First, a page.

Aepyceros – Impala

One of the most successful African sprinters

This graceful antelope is one of the most common African water-dependent and typical ecotone species found in mostly transition zones between two ecosystems.

Impalas occur widely in southern and East Africa, associated with light woodlands and savannas. Like most bovids, they are diurnal, usually feeding during dawn and resting during mid-day and after dark.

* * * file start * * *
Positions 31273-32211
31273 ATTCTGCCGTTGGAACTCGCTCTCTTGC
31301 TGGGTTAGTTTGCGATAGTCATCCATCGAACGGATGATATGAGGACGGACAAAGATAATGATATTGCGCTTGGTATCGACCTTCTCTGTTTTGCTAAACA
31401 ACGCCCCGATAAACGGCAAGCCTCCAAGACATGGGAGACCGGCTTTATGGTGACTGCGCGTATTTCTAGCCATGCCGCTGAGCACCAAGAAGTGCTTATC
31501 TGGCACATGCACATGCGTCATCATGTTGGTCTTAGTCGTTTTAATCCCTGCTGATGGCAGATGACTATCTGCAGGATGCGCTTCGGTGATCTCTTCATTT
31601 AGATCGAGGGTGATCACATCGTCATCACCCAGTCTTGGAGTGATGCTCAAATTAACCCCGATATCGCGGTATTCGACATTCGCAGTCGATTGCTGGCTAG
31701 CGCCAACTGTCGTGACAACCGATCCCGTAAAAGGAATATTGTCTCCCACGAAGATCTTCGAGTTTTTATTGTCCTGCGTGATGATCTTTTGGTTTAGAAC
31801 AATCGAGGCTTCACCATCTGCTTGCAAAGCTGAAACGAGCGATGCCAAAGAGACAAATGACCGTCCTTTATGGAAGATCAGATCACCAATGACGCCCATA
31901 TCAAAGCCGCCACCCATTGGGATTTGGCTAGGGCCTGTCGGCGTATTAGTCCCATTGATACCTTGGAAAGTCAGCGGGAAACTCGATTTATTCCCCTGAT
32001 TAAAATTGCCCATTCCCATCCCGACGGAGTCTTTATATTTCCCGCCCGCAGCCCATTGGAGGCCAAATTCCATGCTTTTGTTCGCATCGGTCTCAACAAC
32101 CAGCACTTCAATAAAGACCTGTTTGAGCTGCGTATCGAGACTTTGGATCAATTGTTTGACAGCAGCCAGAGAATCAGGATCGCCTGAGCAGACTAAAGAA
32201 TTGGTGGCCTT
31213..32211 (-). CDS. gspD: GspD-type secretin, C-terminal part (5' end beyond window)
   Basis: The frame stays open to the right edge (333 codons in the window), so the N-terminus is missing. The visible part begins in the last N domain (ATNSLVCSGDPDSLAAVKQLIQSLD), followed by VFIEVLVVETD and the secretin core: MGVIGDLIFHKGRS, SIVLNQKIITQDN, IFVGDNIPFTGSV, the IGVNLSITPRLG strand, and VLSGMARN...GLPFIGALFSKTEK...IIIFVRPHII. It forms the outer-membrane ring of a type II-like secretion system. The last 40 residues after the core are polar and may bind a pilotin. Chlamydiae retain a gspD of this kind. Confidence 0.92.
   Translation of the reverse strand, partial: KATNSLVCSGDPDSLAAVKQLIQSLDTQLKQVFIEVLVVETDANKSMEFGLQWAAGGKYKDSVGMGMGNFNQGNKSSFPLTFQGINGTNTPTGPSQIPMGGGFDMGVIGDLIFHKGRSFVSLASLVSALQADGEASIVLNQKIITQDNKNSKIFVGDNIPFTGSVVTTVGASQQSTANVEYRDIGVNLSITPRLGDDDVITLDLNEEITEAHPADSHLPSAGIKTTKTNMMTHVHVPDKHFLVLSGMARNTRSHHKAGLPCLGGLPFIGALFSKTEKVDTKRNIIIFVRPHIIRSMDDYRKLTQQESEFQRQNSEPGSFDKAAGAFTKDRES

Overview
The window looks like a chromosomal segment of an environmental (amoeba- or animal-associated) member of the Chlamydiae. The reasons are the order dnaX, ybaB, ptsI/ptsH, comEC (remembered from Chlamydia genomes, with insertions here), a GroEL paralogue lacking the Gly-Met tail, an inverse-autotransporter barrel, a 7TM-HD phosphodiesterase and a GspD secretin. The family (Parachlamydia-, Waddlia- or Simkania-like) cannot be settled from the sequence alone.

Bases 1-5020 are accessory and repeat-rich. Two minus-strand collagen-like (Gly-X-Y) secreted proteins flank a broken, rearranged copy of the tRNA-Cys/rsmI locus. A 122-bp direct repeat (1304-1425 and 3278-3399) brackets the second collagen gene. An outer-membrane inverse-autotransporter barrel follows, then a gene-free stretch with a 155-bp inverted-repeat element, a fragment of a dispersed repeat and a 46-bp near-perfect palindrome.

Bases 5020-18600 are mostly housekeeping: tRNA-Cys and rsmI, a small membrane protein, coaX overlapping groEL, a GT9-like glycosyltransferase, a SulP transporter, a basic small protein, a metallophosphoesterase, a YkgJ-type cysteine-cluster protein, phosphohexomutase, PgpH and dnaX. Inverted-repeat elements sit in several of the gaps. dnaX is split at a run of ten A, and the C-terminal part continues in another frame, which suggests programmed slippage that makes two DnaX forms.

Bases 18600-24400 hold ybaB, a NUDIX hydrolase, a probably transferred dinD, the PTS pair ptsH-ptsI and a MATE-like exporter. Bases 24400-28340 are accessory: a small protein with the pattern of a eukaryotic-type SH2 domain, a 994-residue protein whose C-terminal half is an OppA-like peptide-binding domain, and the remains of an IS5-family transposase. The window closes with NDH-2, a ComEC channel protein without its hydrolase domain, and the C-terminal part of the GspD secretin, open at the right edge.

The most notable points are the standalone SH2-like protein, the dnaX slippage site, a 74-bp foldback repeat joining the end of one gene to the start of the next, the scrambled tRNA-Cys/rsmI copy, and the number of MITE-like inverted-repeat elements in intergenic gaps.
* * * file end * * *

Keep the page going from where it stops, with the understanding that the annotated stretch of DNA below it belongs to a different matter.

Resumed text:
They have a distinct social structure with three types of groups- female herds, bachelor herds, and territorial males with allogrooming as a vital part of it. Male impala’s horns are ringed spiral and can grow up to 3 feet in length.

Impalas are considered abundant, but with less than 1000 black-faced impalas (subspecies) are classified as Vulnerable.